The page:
Weisenheim am Berg / St. Gallen (dpa/tmn) – We share cars, clothes, tools and apartments. Anyone who uses things together is conserving resources, and thanks to the Internet, they usually find like-minded people quickly. It is similar to dog sharing i.e. when two people “share” a dog i.e. caring for the animal together.
This is how dog sharing works
Similar to an equestrian post, the dog is taken care of by two people. There can be many reasons for this: when life circumstances change, when the partnership breaks up, when business hours change or when a change of location is imminent. And there are reasons, too, from a dog handler’s perspective: Too small an apartment, no budget – but great love for dogs and a longing to be with an animal and take responsibility.
In her daily life as a dog trainer, Julia Lautz encounters many dog owners who share the care of their lover with someone else. “In our experience, the model of dog participation care has increased significantly in recent years,” says owner of the Martin Rotter Dogs dog school in Will/St Gallen, Switzerland.
Freedom for those who want to own a dog
Lutz notes this trend especially among the younger generation under the age of 40. Even working individuals want to keep a dog. You are playing around with flexible hours and are familiar with part-time work. While it used to be said that a person who works shouldn’t keep a dog, today we know that there are certainly ways to provide a proper life for a dog even when it is working – one of which is sharing dogs.
“If all caregivers come together when it comes to dog training and anticipation of care, this could be a good solution,” says Julia Lutz.
“It has always been the case that several people take care of a dog. Large families, friends and neighbors – dog owners usually have a network. Ideally, they should have thought about other people who could take care of the animal before buying it, for example in case of illness or While traveling,” says canine specialist Annette Mokkul of the Professional Association of Canine Educators and Behavioral Counselors (BHV) and owner of dog school icHunddu.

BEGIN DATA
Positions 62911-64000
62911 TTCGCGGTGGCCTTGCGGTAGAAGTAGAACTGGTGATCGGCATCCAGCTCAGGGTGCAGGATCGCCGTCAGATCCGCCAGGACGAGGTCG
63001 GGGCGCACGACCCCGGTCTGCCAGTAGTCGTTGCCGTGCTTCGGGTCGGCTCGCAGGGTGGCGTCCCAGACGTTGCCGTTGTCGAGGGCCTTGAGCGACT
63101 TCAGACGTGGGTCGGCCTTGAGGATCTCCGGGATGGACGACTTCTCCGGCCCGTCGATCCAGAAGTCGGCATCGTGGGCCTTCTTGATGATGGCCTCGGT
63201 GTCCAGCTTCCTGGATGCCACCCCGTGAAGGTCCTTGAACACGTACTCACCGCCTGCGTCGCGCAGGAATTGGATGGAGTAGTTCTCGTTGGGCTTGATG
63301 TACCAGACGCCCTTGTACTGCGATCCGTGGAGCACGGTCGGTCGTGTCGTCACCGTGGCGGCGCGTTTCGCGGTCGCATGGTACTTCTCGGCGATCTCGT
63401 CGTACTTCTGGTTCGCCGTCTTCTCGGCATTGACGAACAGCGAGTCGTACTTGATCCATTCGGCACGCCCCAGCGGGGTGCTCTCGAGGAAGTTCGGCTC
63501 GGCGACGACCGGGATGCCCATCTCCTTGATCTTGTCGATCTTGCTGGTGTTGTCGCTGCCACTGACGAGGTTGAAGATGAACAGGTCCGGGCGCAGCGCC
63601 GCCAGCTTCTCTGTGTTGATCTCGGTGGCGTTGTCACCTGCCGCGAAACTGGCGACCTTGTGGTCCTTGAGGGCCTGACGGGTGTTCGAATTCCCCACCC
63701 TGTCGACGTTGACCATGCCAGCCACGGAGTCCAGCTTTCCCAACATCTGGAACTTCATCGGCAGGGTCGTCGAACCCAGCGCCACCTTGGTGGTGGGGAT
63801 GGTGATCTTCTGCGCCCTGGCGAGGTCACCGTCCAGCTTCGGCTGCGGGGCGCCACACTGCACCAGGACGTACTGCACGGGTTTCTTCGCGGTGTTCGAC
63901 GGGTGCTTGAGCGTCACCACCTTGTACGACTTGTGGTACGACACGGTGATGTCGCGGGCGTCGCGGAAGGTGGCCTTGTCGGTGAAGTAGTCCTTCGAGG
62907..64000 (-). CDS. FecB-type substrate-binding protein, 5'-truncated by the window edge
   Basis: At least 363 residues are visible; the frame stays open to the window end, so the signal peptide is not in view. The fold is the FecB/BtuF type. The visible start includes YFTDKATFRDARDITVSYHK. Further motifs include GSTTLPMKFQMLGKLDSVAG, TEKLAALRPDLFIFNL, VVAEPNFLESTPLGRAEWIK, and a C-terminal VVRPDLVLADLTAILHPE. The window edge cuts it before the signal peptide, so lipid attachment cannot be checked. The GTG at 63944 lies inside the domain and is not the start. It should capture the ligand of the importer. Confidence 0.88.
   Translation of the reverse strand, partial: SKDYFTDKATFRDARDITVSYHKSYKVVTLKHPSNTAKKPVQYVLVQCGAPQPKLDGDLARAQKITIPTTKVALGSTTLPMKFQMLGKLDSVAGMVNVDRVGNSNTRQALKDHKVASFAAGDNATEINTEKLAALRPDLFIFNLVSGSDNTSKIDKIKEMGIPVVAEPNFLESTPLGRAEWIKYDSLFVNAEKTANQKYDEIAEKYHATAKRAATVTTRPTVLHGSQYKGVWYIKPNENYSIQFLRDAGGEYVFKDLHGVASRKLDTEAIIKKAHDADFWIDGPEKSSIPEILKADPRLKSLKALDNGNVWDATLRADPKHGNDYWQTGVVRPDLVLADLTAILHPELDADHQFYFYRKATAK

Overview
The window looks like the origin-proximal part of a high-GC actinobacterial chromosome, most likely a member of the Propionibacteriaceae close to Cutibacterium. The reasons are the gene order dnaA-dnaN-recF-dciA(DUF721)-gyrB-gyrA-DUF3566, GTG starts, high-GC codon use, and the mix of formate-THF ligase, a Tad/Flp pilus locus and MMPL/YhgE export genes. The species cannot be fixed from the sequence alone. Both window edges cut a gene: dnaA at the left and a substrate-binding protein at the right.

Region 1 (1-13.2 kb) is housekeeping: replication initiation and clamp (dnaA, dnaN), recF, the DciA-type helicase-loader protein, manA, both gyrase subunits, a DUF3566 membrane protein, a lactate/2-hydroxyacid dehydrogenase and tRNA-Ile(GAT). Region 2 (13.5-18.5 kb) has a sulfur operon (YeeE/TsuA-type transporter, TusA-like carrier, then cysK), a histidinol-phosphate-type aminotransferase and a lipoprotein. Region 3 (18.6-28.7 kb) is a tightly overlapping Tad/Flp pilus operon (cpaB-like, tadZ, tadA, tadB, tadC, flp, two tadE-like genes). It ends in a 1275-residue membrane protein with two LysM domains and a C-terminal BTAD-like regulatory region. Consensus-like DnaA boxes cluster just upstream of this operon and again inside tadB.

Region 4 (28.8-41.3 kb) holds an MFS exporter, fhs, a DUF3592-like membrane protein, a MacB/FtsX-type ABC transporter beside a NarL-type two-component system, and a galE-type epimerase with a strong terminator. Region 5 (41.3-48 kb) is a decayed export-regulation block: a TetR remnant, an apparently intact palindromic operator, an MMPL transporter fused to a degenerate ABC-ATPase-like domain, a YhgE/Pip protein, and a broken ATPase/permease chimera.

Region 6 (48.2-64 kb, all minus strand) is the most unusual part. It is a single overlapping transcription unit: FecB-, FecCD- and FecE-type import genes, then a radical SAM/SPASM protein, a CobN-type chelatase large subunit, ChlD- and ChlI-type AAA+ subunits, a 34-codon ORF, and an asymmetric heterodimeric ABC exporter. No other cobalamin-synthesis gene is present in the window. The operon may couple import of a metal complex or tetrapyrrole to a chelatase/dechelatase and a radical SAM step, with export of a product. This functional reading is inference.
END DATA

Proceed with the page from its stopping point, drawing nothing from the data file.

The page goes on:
At Dogsharing, you will find like-minded people who care about the joy of caring for dogs in common – financial interests are irrelevant. In contrast to other forms of care: dog day care centers or kennels charge a fee, and dog sitters and dog handlers charge an hourly wage.
A dog’s needs are focus
For Annette Möckel and Giulia Lautz, dog sharing focuses on the needs of the dog, not the needs of humans. After all, it was not the animal that decided on the master or the mistress. “We humans make dog decisions, and it is our duty to treat living things consciously and responsibly. Dogs are not there to make people happy,” Möckel says.
A prerequisite for caring for an animal together is that the dog owner and co-owner be well together. This includes tolerance and mutual freedom. However, clear agreements must be made: Where does the dog spend how much and when? What does the animal eat, and what about table manners?
“I can only recommend that there should be one main owner who is responsible and makes important decisions, for example when it comes to veterinary treatment,” says Annette Möckel. Her advice: “It’s best to sign agreements in writing and sign them as a contract.”
Take your time and use common vocabulary
Both experts agree on dogs: Not every four-legged friend is a good fit for dog sharing. Dogs are social creatures who in most cases can easily get along with many caregivers. But in any case, you must give the animal time to get used to the new situation. The caregiver should be given the opportunity to develop a relationship with the animal.
At first, it is advisable to do something together. Dogs that are very attached to their owner or who are older may fear loss, so patience is required. It is also important to agree on uniform flags and rules, for example, the same callback should be used. The new caregiver must know exactly how the dog interacts with dogs, walkers, cyclists, or children who are playing.
How does the animal live the experience of separation?
Dogs are closely related to humans. They grieve when the person disappears – for example when a child leaves his parents’ home, when spouses divorce or when a family member dies. What should be considered when separated? “Basically, most dogs are resilient and adaptable,” says Annette Mokle. “However, they need time to get used to the new situation.”
Her advice to owners of “divorce dogs”: “Dogs are stressed when people act their disputes through them – so this should be avoided as much as possible. BHV Dog Schools provide professional help and support.
The “Divorce Dog” project rarely succeeds.
For joint sponsorship, it is necessary to emotionally resolve conflicts between former partners. Julia Lautz had an experiment that the master and mistress wished to continue taking care of their dog together after a breakup – but then the project failed. “In theory, it sounds easy,” says Lautz. “If an ex-couple found a partnership with each other, it could work.”
Unfortunately, it looks different in practice. The situation is emotionally difficult for masters and mistresses. The dog, in turn, feels this too and this can put pressure on him. “In the vast majority of cases, the ‘dog divorce’ project sooner or later fails. In the end the dog stays with one partner while the other withdraws completely,” is the experience of the dog trainer.
© dpa-infocom, dpa: 220811-99-355599 / 2